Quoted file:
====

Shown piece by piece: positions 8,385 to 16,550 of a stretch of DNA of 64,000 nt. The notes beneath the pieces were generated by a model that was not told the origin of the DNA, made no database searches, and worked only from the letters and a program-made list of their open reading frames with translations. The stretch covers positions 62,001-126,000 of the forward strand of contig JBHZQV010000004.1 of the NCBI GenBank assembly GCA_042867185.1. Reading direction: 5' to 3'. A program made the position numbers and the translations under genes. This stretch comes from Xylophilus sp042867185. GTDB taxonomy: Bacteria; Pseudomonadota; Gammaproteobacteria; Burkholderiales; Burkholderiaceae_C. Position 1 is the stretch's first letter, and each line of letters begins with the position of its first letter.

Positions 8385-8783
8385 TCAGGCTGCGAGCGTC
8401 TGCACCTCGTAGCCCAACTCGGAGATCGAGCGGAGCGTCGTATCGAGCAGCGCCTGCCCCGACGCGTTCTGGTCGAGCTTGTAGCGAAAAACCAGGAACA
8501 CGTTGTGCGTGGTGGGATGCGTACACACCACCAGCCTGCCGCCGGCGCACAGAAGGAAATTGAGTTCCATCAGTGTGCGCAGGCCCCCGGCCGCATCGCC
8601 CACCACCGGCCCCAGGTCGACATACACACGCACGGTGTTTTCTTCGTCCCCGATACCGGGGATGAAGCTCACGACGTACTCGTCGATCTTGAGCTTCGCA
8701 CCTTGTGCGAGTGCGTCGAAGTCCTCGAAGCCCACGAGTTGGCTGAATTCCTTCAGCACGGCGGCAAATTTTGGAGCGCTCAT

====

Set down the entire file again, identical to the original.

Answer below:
Shown piece by piece: positions 8,385 to 16,550 of a stretch of DNA of 64,000 nt. The notes beneath the pieces were generated by a model that was not told the origin of the DNA, made no database searches, and worked only from the letters and a program-made list of their open reading frames with translations. The stretch covers positions 62,001-126,000 of the forward strand of contig JBHZQV010000004.1 of the NCBI GenBank assembly GCA_042867185.1. Reading direction: 5' to 3'. A program made the position numbers and the translations under genes. This stretch comes from Xylophilus sp042867185. GTDB taxonomy: Bacteria; Pseudomonadota; Gammaproteobacteria; Burkholderiales; Burkholderiaceae_C. Position 1 is the stretch's first letter, and each line of letters begins with the position of its first letter.

Positions 8385-8783
8385 TCAGGCTGCGAGCGTC
8401 TGCACCTCGTAGCCCAACTCGGAGATCGAGCGGAGCGTCGTATCGAGCAGCGCCTGCCCCGACGCGTTCTGGTCGAGCTTGTAGCGAAAAACCAGGAACA
8501 CGTTGTGCGTGGTGGGATGCGTACACACCACCAGCCTGCCGCCGGCGCACAGAAGGAAATTGAGTTCCATCAGTGTGCGCAGGCCCCCGGCCGCATCGCC
8601 CACCACCGGCCCCAGGTCGACATACACACGCACGGTGTTTTCTTCGTCCCCGATACCGGGGATGAAGCTCACGACGTACTCGTCGATCTTGAGCTTCGCA
8701 CCTTGTGCGAGTGCGTCGAAGTCCTCGAAGCCCACGAGTTGGCTGAATTCCTTCAGCACGGCGGCAAATTTTGGAGCGCTCAT